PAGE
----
When it concerned the absence of Syracuse University in the NCAA men's basketball tournament field Sunday, call it the Tale of Two Networks.
On the CBS special announcing the 68-team field, analysts Seth Davis and Clark Kellogg pretty much agreed with selection committee chairman Mark Hollis' explanation that the Orange didn't get in because the team's poor road record and bad losses overwhelmed several big home wins over the Top 50 teams in the country. Actually, Hollis agreed with Davis' earlier explanation that Syracuse's inability to win away from home was "the fatal flaw of a very good basketball game team."
Charles Barkley, who almost always has a different spin, theorized the committee was reacting to the negativity it received a year ago when it somewhat surprisingly allowed Syracuse in the tournament before it beat Dayton, Middle Tennessee, Gonzaga and Virginia to more surprisingly make the Final Four.
"I think they used reverse psychology this year and left them out," said Barkley.
Over at ESPN (which doesn't carry the tournament), host Rece Davis called Syracuse's absence the "biggest story" of those snubbed. Analysts Jay Bilas, Jay Williams and Dick Vitale appeared somewhat stunned by the decision, though Seth Greenberg seemed to be fine with it.
Bilas said he didn't think leaving Syracuse out "makes sense." Williams said he was "absolutely shocked." Vitale was more upset, saying "I don’t understand" it after Syracuse went 10-8 in the best conference of the country, the ACC, and beat three teams they were in the Top 10 at some point. "Syracuse belongs in this tournament," Vitale said.
I did understand it. A Syracuse graduate, I watched many of its game this season in frustration, especially in losses to former Big East rivals St. John's, Georgetown, UConn, Boston College and Pittsburgh in their down seasons.
However, I also was pleasantly surprised by home wins over Florida State, Miami, Virginia, Wake Forest and Duke, the later which led many analysts to prematurely claim "they're in."
I knew that was wishful thinking.
As soon as it was clear Sunday that Syracuse was out, I tweeted: "Hard to argue about Cuse out of NCAA even with big home wins. Buffalo games look good at least."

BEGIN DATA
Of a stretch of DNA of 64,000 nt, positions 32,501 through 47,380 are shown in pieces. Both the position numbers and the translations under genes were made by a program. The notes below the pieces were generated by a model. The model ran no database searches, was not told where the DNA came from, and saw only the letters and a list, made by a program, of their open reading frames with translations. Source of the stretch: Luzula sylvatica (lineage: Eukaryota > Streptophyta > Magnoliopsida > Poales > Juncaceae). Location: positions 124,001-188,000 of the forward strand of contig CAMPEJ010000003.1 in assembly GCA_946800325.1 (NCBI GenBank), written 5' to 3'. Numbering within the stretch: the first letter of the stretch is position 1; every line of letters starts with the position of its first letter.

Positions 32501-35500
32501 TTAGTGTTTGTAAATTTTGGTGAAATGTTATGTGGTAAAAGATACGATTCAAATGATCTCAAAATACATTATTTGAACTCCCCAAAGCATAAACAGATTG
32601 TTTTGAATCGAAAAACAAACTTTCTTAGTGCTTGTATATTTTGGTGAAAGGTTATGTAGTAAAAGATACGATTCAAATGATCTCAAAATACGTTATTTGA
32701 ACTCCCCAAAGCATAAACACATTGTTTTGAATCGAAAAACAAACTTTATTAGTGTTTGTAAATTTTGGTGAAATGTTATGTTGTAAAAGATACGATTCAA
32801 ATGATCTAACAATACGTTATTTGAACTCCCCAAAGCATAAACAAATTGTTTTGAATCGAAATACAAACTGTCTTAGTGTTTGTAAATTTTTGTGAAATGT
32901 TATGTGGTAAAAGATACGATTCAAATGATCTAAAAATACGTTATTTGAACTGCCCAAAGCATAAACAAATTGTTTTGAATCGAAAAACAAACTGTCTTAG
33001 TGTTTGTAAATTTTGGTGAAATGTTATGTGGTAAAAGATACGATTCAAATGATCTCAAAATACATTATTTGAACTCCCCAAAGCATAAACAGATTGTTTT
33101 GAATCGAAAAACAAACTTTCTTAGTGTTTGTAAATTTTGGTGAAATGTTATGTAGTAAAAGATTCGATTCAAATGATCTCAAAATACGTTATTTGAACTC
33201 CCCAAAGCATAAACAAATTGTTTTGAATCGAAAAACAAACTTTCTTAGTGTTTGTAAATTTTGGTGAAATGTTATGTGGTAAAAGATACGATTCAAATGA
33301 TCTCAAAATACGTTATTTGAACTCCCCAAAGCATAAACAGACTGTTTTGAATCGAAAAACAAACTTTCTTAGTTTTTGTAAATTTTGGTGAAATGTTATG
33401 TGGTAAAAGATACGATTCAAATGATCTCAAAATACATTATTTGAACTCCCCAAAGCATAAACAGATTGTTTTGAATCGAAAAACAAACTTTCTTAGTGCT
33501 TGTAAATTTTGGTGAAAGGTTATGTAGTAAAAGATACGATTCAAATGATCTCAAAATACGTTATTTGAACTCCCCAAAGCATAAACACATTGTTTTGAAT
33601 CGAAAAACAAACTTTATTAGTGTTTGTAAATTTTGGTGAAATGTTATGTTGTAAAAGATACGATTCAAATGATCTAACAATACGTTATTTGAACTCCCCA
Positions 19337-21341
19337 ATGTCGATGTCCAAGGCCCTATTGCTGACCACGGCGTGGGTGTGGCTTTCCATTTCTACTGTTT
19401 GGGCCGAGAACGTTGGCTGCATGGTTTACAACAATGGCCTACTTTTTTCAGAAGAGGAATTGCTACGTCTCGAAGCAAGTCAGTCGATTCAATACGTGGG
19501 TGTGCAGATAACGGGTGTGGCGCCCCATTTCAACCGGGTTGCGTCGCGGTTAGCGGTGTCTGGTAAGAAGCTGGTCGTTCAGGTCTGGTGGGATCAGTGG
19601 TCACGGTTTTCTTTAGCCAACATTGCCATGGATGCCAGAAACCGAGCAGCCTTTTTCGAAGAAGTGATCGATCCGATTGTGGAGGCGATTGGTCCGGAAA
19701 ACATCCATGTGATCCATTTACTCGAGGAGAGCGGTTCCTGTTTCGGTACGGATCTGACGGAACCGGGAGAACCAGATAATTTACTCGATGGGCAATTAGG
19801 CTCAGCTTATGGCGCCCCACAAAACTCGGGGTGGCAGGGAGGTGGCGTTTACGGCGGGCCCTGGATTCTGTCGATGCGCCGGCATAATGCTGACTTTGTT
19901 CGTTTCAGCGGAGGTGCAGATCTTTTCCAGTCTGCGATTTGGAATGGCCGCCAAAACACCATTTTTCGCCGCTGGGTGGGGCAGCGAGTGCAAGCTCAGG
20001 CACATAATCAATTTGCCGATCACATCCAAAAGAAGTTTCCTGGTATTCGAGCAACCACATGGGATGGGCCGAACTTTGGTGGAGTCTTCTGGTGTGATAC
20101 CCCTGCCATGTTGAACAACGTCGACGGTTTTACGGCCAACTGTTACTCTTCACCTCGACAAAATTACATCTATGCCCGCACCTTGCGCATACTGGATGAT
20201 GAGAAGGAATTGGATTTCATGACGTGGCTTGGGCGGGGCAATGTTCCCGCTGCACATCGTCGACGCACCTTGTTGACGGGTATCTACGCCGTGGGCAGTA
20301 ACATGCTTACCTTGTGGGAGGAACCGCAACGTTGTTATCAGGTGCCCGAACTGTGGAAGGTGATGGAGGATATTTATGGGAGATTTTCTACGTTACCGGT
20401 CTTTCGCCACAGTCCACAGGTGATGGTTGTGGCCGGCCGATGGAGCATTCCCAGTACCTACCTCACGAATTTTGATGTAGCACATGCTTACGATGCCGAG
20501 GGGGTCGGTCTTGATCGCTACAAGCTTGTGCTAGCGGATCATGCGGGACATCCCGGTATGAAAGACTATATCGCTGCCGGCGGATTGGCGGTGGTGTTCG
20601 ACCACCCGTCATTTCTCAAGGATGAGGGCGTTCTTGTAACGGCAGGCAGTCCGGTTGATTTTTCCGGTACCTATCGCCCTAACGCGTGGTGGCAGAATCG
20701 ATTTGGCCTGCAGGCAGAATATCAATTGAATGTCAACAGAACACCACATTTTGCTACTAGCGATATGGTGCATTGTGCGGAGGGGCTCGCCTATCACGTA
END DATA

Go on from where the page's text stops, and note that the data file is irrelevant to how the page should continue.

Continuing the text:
The ESPN show also featured an interview with Syracuse Coach Jim Boeheim. He wasn't crying but said a couple of his players cried immediately after being snubbed and a couple cried a little later.
Boeheim noted that Syracuse had beaten three Top 10 teams and Wake Forest, which got into the tournament. And he noted that winning games on the road was hard for every team, not just Syracuse.
But overall he was accepting of the verdict, even if he didn’t believe it was "justifiable."
"I thought we would just squeak in but we have to accept it and move on," said Boeheim.
He added good teams don’t find themselves on the bubble.
"We weren't a good team this year," added Boeheim. "I admit that."
He said he felt especially bad for fifth-year senior transfers Andrew White and John Gillon, who saved the season from being a total disaster.
"I told them 'we just didn't do enough,'" said Boeheim.
He was right.
But back to my tweet about "at least the games in Buffalo look good."
There is more good news. Starting with the Notre Dame-Princeton game at 12:15 p.m. Thursday, they will be called by veteran play-by-play man Verne Lundquist and analyst Jim Sparnarkel, with Allie LaForce as sideline reporter.
And they will get a national audience via CBS and not one of the Turner channels that some fans either don't get or have a hard time finding.
Thankfully for them, CBS is carrying the national semifinals April 1 and the championship April 3.